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Ekeland notes he has defended clients prosecuted for actions comparable to those of the hypothetical Trump aide. Hacking into someone’s email is a federal felony. Encouraging that crime may constitute a conspiracy to violate federal identify theft and computer fraud laws, Ekeland says. (On July 27, at a campaign press conference, Trump essentially encouraged Russia to hack Hillary Clinton: “Russia: If you’re listening, I hope you’re able to find the 30,000 emails that are missing.”)
Renato Mariotti, who prosecuted cybercrime and financial fraud cases as an assistant US attorney in Chicago, says a person who encouraged the release of emails stolen from an American could face prosecution for aiding and abetting computer fraud. “You have to know of the criminal activity and take affirmative steps to help it succeed,” he says.
Attorneys also say that a person who colluded with hackers should worry about being charged for wire fraud, a broad law that prohibits the use of communications technology, including the internet, with the intent to commit fraud. They also note that a colluder could face prosecution for violating copyright, trade secrets, and even espionage laws.
An indication of the breadth of charges federal prosecutors can level in hacking cases came in March in California. Prosecutors there charged four men, including two members of Russia’s Federal Security Service, with a high-profile penetration into 500 million Yahoo user accounts in 2014. The two Russian officials, accused of supporting but not participating in the breach, drew dozens of federal charges, including conspiracy to commit computer fraud, conspiracy to commit access device fraud, conspiracy to steal trade secrets, and conspiracy to commit wire fraud.
A law barring foreign nationals from providing assistance in US elections could also put Trump aides in legal danger. That law, strengthened in the wake of allegations that Bill Clinton’s 1996 reelection campaign benefited from Chinese support, prohibits foreigners from providing “anything of value” in connection with an election. Bob Bauer, who served as White House counsel under former President Barack Obama, wrote in a June 2 analysis that Russian actions aimed at helping elect Trump, including the hacking and release of embarrassing emails from the Clinton campaign and the Democratic National Committee, represent an overlooked illegal campaign donation. “The case is more or less hiding in plain sight,” Bauer insisted.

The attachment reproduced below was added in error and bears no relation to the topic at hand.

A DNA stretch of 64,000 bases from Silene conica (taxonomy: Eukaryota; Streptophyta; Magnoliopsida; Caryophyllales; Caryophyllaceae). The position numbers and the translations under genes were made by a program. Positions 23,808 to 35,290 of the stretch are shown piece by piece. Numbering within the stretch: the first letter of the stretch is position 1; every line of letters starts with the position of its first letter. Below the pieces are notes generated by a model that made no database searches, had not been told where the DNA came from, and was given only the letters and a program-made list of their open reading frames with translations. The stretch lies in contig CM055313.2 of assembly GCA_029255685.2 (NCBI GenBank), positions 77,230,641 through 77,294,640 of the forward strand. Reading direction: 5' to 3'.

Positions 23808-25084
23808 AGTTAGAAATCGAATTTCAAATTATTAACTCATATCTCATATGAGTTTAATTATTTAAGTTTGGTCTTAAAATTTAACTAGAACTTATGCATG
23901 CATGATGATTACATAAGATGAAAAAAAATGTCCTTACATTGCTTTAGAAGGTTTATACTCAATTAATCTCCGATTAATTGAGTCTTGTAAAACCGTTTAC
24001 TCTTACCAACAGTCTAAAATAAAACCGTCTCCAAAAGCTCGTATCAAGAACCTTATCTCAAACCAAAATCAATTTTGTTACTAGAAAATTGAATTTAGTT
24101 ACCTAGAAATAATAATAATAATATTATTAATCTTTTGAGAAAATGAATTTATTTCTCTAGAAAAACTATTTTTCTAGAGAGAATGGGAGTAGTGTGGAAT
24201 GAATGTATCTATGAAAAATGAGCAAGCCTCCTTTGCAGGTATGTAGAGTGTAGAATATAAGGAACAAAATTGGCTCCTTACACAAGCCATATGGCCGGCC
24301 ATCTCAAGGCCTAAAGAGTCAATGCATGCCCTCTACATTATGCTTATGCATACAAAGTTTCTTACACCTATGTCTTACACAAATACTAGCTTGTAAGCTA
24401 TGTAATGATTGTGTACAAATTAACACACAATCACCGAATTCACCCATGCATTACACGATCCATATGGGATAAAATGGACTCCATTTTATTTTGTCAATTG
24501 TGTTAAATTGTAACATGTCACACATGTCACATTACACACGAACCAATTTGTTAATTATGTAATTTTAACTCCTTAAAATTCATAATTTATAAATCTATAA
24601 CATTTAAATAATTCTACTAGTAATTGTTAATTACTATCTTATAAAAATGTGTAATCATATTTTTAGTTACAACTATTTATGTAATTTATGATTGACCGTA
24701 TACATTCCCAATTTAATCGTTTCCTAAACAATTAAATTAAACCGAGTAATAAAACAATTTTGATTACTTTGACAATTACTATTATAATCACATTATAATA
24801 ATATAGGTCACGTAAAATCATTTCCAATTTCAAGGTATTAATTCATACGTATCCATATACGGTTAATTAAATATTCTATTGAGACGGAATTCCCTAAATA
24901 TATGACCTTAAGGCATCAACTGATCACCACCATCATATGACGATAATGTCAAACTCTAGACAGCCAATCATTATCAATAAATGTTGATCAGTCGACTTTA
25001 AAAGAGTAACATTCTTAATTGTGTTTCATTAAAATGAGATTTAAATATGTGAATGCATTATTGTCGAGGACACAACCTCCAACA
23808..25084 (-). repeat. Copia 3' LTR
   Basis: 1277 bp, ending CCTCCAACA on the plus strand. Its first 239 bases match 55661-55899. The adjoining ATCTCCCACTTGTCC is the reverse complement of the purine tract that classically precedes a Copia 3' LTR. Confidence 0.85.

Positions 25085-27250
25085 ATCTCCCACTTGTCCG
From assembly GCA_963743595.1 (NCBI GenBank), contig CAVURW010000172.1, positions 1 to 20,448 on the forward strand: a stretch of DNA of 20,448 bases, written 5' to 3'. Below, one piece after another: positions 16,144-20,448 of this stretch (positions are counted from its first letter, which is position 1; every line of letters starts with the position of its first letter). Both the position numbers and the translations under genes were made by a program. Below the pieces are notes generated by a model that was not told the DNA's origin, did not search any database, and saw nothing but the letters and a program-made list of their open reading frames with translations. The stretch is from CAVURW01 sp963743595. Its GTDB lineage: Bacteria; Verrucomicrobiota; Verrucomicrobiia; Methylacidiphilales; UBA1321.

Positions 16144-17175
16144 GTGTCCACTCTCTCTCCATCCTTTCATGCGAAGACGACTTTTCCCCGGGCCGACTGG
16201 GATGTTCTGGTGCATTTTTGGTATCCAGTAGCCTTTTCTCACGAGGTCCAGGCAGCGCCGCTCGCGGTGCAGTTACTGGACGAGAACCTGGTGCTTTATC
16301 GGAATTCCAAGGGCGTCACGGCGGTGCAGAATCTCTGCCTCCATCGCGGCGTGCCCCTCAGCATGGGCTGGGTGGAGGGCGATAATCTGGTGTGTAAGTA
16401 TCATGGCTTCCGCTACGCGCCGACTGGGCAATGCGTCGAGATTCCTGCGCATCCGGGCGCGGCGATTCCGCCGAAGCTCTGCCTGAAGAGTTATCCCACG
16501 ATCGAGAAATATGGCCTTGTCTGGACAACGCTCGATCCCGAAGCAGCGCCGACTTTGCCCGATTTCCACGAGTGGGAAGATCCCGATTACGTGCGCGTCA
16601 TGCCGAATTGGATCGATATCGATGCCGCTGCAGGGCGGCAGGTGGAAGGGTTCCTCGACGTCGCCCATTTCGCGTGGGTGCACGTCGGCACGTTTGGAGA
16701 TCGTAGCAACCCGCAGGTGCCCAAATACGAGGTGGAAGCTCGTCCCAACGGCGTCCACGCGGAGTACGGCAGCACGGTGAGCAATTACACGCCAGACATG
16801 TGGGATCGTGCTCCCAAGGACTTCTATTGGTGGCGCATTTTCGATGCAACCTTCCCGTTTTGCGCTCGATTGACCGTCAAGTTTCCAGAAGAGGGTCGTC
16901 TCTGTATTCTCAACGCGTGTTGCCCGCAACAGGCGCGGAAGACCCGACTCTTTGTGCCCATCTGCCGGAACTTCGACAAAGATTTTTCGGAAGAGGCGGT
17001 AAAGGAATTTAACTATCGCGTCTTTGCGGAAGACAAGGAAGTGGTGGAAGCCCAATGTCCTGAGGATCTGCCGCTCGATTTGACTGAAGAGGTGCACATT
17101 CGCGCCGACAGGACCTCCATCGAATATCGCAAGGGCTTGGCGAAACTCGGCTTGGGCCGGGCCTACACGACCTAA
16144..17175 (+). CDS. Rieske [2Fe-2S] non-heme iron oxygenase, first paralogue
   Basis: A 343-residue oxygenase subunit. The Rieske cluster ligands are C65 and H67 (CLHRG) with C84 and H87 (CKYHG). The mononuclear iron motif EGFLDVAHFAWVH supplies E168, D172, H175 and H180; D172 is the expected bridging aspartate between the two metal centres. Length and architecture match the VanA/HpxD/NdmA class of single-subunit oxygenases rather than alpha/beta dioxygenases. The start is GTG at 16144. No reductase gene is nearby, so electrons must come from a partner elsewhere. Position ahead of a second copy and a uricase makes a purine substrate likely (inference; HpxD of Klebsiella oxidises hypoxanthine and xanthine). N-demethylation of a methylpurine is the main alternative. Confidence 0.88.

Under this law, US campaign officials must provide “substantial assistance” to a foreign person or entity helping their campaign in order to face criminal liability. Secret contacts aimed at securing Russian help would probably meet the standard. So might public statements like Trump’s invitation for more Russian hacking and his repeated praise of WikiLeaks, the site that disseminated the Democratic emails swiped by Russian intelligence. Bauer argued that such statements alerted Russian officials that their efforts were welcome. Those statements also made clear that Trump considered Russia’s assistance to be “of value,” said Bauer.
The attorneys point out that Fox News pundits have underestimated the power of federal prosecutors. They emphasize that federal prosecutors have substantial latitude under broadly worded federal laws to generate charges. “They’ll look at the evidence and say, ‘What statutes can we charge?’” said Mariotti. “They’re going to be looking through the federal code.”
Hume is right that there is no law specifically prohibiting “collusion.” But prosecutors can probably indict someone for conduct described as collusion under a broad federal conspiracy statute, says Ekeland. The law imposes a maximum five-year sentence on anyone who “conspires either to commit any offense against the United States, or to defraud the United States.” Prosecutors can charge a person who engages in “any act to effect the object of the conspiracy.”
Conspiracy laws offer prosecutors a widely used tool and are often faulted by civil liberties advocates because they allow prosecutors to indict people for a role in crimes they did not personally execute. But plenty of these laws do exist, and former prosecutors do not have to stretch their imaginations to consider ways Mueller and his team can possibly apply them in the Russia investigation.
“There are thousands of people in jail for colluding,” Ekeland says. “It’s another word for conspiracy.”
Those GOPropagandists at FAUX News don’t no shit about the law. Their only objective is to confuse and to mislead an easily gullible viewership who are militantly ignorant in defense of their Dear Leader. And that ought to be a crime.